In the interest of getting “hard” copies of my work under one roof, I plan to spend the next few weeks posting the entire archive of my film journalism here on ScullyVision. With due respect to the many publications I’ve written for, the internet remains quite temporary, and I’d hate to see any of my work disappear for digital reasons. As such, this gargantuan project must begin! I don’t want to do it. I hate doing it. But it needs to be done. Please note that my opinions, like everyone’s, have changed a LOT since I started, so many of these reviews will only represent a snapshot in time. Objectivity has absolutely no place in film criticism, at least not how I do it.
Originally posted on Cinema76.
I remember when I saw the first trailer for Annabelle: Creation in which it explicitly stated that we would be treated to the next terrifying chapter in the ‘Conjuring Universe.’ I remember being a bit gobsmacked by the terminology. A Conjuring Universe?!? HA! Until that point It hadn’t occurred to me that said Universe was even being built, but there it was, right in front of my eyes. Surely, there has been a distinct style that James Wan brought to mainstream horror with his haunted house masterpiece, but it never occurred to me that the first prequel, simply titled Annabelle, was anything but a spinoff.
But now it appears that we’ll be getting a riff on the Marvel model: instead of heroes, our middle chapters will cover the stories of specific ghosts, while our Avengers, Ed and Lorraine Warren, will step in every few years for the big hauntings. A pretty exciting prospect if you ask me, but nonetheless I do feel a bit of sadness about it. Mostly because The Conjuring‘s stamp is visible in all of mainstream horror, not just its own entries, which means that this universe could grow stagnant pretty quickly.
But I’m being a negative Nelly over here for no apparent reason because, all things considered, Annabelle: Creation is pretty good. It’s no The Conjuring, but it’s far superior to the original Annabelle film, even if it feels just as unnecessary.
The bulk of the film takes place twelve years prior to the previous entry, where a group of orphan girls and their caretaker, a young nun, are given the opportunity to live in the secluded country household of an older couple who had lost their own daughter years prior.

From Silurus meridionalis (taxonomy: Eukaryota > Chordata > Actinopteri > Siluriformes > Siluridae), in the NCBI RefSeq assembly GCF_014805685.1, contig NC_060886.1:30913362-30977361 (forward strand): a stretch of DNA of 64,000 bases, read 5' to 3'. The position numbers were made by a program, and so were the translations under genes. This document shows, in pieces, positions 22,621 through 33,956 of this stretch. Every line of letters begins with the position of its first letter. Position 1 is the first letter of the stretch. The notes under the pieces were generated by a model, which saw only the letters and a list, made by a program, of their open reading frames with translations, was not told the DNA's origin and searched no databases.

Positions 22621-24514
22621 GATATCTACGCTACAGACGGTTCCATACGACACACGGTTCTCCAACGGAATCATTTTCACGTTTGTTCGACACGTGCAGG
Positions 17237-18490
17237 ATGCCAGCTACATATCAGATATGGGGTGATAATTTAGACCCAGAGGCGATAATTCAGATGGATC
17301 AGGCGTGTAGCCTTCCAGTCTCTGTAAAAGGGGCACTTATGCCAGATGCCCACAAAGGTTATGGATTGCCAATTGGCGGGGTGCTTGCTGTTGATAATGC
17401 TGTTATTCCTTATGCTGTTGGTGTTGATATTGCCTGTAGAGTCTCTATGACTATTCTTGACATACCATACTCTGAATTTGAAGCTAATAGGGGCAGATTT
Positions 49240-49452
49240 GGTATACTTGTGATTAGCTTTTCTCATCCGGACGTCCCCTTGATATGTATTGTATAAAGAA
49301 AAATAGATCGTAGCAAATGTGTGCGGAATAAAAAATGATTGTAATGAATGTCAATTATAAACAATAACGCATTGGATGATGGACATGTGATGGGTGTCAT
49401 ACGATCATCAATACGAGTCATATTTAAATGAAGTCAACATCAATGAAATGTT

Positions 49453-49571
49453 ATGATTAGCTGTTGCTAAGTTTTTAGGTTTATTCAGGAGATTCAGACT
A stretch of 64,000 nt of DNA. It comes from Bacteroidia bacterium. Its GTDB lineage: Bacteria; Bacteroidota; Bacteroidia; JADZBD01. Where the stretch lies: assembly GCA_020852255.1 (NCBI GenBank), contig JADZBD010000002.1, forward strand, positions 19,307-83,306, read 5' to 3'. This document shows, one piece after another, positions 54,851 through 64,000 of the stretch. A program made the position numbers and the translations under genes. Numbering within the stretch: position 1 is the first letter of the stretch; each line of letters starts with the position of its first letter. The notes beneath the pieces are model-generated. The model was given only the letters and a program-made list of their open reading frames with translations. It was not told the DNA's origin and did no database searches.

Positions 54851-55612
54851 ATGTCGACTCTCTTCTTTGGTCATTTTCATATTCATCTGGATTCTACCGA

Guess what her name was?
It’s pretty obvious. Well, unless you were one of the many loudmouths at this screening who made it clear that upon hearing the name Annabelle, they would’ve “been up outta there right quick.”
Oh and guess what this older couple does for a living? They make dolls.
One night a particularly curious girl is drawn into a locked room despite the admonishments of the house’s owner. Inside she finds the preserved bedroom of dearly departed Annabelle, complete with a spooky dollhouse and the titular doll herself. In case we weren’t clear, our resident chatterbox noted that upon seeing the doll, he would’ve “been up outta there right quick.”
We meet Chekhov’s spooky scarecrow, Chekhov’s old-timey mechanical chaircase, and Chekhov’s musty dumbwaiter, all three of which indicated points in the movie where our in-theater narrator would have liked to “been up outta there right quick.”
Director David F. Sandberg kicked off his career with Lights Out, a full length adaptation of his short film of the same name. It was a showcase for a creative visual gimmick that effectively reinvented the jump-scare wheel, and his skills with such a thing are not lost in Annabelle: Creation. While not as elegant as Wan’s entries in the universe, the scares here are a chillingly effective mix of tone and gimmick, which is really all anyone could ask.
Up next: Another spinoff, focused on the spooky nun from The Conjuring 2, which is teased here in your typical universe-building fashion. And then presumably the Warrens will be back for The Conjuring 3. At this point, I’m hoping they go for broke and make it a wicked Amityville update.